Skip to main content

Five years later, No Man's Sky finally has positive Steam reviews

No Man's Sky expeditions
(Image credit: Hello Games)

It's not exactly controversial to say No Man's Sky had a rough landing. But five years of free, massive updates later, the game's Steam reviews finally reflect what the objectively correct among us have been saying all along—that No Man's Sky is good, actually.

While we'd hate to admit it, the small Steam reviews tag can have a huge impact on your first impression of a game. But after years of sitting with "Mixed" overall reviews, Hello Games founder Sean Murray yesterday shared the news that No Man's Sky had finally crossed the threshold into "Mostly Positive", meaning that at least 70% of Steam reviews rated the game positively. 

See more

To be clear, No Man's Sky has been viewed relatively highly for some time. The game's recent reviews sit at Very Positive following the launch of settlement management update Frontiers, though sentiment took the biggest turn when Hello finally added multiplayer back in 2018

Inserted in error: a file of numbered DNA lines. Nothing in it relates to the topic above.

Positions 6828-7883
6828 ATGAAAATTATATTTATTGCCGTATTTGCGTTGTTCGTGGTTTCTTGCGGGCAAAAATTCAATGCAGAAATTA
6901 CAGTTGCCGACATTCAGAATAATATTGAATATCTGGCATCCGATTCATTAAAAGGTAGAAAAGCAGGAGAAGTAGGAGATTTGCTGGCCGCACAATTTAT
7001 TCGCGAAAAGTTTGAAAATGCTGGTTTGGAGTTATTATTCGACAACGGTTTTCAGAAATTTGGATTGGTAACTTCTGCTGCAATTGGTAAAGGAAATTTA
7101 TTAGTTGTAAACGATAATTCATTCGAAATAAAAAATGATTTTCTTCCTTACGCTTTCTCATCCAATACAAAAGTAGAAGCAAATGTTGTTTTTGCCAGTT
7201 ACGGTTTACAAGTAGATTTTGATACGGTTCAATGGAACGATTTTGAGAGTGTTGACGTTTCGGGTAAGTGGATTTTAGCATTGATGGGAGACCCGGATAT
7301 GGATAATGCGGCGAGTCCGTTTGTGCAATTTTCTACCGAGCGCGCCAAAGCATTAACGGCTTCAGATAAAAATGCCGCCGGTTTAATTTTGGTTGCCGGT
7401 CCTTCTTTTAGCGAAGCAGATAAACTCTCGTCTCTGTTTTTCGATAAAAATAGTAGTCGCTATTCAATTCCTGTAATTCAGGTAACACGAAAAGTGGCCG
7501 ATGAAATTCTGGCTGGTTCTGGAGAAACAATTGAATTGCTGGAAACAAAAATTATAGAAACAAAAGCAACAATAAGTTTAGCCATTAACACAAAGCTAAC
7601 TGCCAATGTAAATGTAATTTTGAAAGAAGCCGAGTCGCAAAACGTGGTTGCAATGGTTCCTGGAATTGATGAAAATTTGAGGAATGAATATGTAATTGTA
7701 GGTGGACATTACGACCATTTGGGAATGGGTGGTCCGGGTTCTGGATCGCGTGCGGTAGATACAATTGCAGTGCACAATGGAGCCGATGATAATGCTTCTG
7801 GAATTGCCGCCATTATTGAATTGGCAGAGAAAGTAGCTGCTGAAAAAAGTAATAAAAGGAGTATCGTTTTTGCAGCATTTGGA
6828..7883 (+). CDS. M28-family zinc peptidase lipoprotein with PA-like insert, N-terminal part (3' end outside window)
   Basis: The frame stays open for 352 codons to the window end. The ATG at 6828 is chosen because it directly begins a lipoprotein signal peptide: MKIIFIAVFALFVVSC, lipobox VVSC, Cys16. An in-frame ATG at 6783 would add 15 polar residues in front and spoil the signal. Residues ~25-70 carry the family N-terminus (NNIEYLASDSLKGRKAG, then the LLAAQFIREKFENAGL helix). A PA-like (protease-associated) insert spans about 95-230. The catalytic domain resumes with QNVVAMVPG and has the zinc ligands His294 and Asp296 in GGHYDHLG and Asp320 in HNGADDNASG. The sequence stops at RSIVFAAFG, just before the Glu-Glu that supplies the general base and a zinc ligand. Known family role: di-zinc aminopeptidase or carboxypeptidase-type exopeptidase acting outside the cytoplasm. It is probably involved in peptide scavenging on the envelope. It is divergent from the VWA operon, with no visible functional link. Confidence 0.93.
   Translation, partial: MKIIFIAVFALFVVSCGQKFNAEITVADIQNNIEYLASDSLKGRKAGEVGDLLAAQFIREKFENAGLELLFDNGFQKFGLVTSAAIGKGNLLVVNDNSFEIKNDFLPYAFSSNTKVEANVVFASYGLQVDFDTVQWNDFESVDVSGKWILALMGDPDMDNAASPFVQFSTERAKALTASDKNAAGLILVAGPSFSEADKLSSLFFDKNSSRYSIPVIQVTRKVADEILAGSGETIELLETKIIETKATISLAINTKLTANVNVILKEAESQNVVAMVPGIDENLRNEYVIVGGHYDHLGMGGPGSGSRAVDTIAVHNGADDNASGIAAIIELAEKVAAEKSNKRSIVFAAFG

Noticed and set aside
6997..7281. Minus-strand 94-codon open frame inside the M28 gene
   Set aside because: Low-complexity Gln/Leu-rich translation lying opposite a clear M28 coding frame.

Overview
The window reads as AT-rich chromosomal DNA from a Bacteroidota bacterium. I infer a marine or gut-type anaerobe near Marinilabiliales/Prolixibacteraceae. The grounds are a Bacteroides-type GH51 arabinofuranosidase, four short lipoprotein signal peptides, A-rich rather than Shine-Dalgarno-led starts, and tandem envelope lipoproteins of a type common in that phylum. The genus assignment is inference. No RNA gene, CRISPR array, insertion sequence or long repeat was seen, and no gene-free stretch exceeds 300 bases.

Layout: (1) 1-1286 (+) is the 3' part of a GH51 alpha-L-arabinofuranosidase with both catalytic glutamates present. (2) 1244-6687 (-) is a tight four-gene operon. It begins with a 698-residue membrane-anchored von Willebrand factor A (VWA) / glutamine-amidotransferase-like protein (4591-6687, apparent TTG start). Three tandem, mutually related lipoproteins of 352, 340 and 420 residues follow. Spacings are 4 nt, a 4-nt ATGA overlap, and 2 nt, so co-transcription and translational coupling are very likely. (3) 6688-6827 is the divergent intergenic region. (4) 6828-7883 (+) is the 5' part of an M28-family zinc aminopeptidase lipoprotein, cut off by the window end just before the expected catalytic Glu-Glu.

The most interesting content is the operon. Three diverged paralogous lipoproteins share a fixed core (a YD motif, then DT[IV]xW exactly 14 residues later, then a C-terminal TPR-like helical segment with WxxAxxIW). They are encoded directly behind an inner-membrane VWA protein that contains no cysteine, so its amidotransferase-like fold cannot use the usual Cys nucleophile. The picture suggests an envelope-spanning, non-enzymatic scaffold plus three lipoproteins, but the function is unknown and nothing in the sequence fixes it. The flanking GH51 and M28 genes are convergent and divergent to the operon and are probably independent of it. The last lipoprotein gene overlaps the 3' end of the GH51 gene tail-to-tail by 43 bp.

But it's hard to understand just how hostile the response to No Man's Sky was at launch, the developer assaulted with accusations that it had deceived fans with a grossly unfinished game. That reputation stuck with the game for years, as evident in it taking a full half-decade for the game to reach a positive consensus despite years of massive updates that fundamentally reimagined what No Man's Sky could be.

That said, it's also a little bittersweet for those of us who fell in love with what No Man's Sky was at launch—a lonely, meditative experience where every sight felt truly your own. I'm glad No Man's Sky found the audience it deserved, it just stings a little that the game had to utterly reinvent itself as a live, settlement-building social sandbox in the process.

Thanks, Kotaku.

Natalie Clayton

20 years ago, Nat played Jet Set Radio Future for the first time—and she's not stopped thinking about games since. Joining PC Gamer in 2020, she comes from three years of freelance reporting at Rock Paper Shotgun, Waypoint, VG247 and more. Embedded in the European indie scene and having herself developed critically acclaimed small games like Can Androids Pray, Nat is always looking for a new curiosity to scream about—whether it's the next best indie darling, or simply someone modding a Scotmid into Black Mesa. She's also played for a competitive Splatoon team, and unofficially appears in Apex Legends under the pseudonym Horizon.